Harold Pinter, Nobel-Winning Playwright, Dies at 78

Britains have lost an eye. But, this death of an eye has seeds for countless better more. That's the beauty of the death, which is merely completion of a cycle, a Sufi observes. Pinter is not a small name in Britain. In fact, he has become of symbol of his own kind. "The adjective Pinteresque has become part of the cultural vocabulary as a byword for strong and unspecified menace." Pinter, who had been under influence of Samuel Beckett (another British novelist, famous for Waiting for the Godot), in his famous novels and dramas, works like "The Birthday Party," "The Caretaker," "The Homecoming" and "Betrayal" - 'captured the anxiety and ambiguity of life in the second half of the 20Th century with terse, hypnotic dialogue filled with gaping pauses and the prospect of imminent violence.'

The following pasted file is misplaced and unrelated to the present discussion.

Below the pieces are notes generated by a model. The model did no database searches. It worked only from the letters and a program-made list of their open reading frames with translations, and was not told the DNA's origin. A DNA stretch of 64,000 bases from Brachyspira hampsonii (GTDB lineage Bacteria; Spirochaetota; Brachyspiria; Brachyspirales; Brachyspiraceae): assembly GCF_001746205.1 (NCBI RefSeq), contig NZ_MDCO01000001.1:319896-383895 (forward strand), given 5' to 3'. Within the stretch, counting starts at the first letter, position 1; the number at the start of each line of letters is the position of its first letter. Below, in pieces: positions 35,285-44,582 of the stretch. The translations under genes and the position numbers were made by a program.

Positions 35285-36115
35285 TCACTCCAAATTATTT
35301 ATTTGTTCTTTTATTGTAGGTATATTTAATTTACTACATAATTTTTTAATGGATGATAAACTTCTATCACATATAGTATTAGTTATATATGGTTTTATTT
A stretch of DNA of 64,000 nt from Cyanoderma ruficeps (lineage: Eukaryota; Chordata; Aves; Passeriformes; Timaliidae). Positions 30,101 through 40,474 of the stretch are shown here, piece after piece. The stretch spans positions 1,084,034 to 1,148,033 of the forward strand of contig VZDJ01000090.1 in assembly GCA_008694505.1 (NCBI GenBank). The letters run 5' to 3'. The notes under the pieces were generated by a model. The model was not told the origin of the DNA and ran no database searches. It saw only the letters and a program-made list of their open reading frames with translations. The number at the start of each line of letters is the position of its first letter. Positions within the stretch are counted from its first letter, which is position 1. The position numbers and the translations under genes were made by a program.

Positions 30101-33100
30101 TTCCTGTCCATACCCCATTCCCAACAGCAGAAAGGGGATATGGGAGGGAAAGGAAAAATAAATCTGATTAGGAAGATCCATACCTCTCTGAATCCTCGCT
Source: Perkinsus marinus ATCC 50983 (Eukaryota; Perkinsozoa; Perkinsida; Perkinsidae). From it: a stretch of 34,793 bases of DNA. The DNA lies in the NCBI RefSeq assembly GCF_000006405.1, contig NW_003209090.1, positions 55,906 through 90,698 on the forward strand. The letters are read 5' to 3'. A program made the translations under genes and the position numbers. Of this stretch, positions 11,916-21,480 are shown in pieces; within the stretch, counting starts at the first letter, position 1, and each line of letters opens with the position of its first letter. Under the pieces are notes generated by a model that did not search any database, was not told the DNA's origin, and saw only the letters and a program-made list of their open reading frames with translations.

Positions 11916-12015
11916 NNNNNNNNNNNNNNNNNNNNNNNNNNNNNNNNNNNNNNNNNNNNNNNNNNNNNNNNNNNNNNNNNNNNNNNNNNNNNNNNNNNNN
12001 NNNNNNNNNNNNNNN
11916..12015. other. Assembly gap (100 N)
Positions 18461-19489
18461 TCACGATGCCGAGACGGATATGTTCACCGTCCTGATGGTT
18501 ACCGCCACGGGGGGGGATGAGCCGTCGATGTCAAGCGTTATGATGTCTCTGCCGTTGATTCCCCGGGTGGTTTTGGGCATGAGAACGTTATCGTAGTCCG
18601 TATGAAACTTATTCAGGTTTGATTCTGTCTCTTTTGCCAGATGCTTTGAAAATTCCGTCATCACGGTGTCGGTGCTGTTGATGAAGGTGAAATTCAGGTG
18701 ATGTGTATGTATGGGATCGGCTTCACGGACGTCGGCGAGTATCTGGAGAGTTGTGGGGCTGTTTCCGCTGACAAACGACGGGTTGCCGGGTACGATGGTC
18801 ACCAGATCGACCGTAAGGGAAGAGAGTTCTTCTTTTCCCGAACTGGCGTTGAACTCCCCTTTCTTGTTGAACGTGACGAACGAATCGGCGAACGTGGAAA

Apart from being an actor, essayist, screenwriter, poet and director as well as a dramatist and writer of 30 plays, Mr. Pinter had strong 'anti-right wing military dictatorship' political views. "He used his Nobel acceptance speech to denounce American foreign policy, saying that the United States had not only lied to justify waging war against Iraq but that it had also 'supported and in many cases engendered every right-wing military dictatorship' in the last 50 years." Thus, he had been tried uselessly public 'censorship and repression', and as the phrase goes, but in no vain.

Pinter died of cancer. He received Nobel Prize in Literature in 2005, but he already came to know of his cancer disease 2002. So much so that he 'delivered an acceptance speech from a wheelchair in a recorded video' on receiving the Nobel Prize.

Read more about Pinter, life and works. (Source Here)

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